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I was using 38.3.0, so it appears the damage was done before that. Looking at release notes suggests it might have been disabled in R.37 ("Disabled insecure TLS version fallback for site security") or possibly killed by disallowing RC4 in R.36, which also might have affected certificate processing ("Phasing out Certificates with 1024-bit RSA Keys"). It may be that the code remained in R.38 but was disabled, and earlier removal of RC4 or short key support may be the problem.

I stand by my claim that it is inadvisable to remove legacy security components simply because they no longer offer the protection they once did. Using a vulnerable SSL is not worse than using insecure HTTP.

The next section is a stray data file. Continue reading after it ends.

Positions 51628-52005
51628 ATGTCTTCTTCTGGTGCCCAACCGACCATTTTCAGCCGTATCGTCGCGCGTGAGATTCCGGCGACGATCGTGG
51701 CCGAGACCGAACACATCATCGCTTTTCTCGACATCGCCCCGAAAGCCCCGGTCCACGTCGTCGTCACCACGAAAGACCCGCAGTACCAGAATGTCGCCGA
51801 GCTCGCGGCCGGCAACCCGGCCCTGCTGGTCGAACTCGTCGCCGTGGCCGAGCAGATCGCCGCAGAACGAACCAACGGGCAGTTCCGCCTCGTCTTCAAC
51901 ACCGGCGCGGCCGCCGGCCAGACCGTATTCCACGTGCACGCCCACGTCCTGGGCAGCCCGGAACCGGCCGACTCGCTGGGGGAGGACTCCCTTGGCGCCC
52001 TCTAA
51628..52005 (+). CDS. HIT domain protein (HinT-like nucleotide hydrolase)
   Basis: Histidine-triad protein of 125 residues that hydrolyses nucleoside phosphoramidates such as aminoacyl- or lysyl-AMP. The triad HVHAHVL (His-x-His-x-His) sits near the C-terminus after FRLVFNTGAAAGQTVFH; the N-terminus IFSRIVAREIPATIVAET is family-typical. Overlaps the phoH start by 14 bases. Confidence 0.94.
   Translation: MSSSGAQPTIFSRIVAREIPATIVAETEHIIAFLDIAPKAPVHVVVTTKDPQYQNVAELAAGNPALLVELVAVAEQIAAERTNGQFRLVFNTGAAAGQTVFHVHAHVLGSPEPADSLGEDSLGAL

jscher2000 said

I think Firefox 38 was the last version with SSLv3 plumbing. (Removed completely from Fx39 by bug #1106470)
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But in Firefox 38.3.0esr you may still be able to re-enable SSLv3 in about:config --

(1) In a new tab, type or paste about:config in the address bar and press Enter/Return. Click the button promising to be careful.

(2) In the search box above the list, type or paste TLS and pause while the list is filtered

(3) Double-click the security.tls.version.min preference and reduce the value from 1 to 0 (that's a zero)

-- that no longer has any effect in Firefox 39 and later.

Okulungisiwe ngu jscher2000

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For websites you can probably add such a website domain to a whitelist pref, but that may not work with a router that you access via the IP address.